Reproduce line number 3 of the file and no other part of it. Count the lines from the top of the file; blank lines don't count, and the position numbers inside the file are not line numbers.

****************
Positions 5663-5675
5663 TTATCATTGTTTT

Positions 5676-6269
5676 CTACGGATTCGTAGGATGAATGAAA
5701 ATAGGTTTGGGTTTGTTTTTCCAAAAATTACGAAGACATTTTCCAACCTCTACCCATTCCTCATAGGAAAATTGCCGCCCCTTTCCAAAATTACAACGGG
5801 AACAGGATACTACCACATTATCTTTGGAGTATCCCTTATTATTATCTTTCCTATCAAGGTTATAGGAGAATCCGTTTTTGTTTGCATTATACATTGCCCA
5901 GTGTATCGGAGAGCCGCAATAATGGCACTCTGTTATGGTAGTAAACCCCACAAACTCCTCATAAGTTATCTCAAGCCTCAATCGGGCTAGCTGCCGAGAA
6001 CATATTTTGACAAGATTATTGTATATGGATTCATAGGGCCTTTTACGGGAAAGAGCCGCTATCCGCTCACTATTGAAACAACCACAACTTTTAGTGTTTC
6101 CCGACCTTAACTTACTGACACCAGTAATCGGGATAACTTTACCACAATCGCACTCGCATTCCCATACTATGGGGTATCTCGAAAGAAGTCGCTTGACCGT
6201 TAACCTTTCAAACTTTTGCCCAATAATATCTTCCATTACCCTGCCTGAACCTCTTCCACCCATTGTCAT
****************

Positions 5676-6269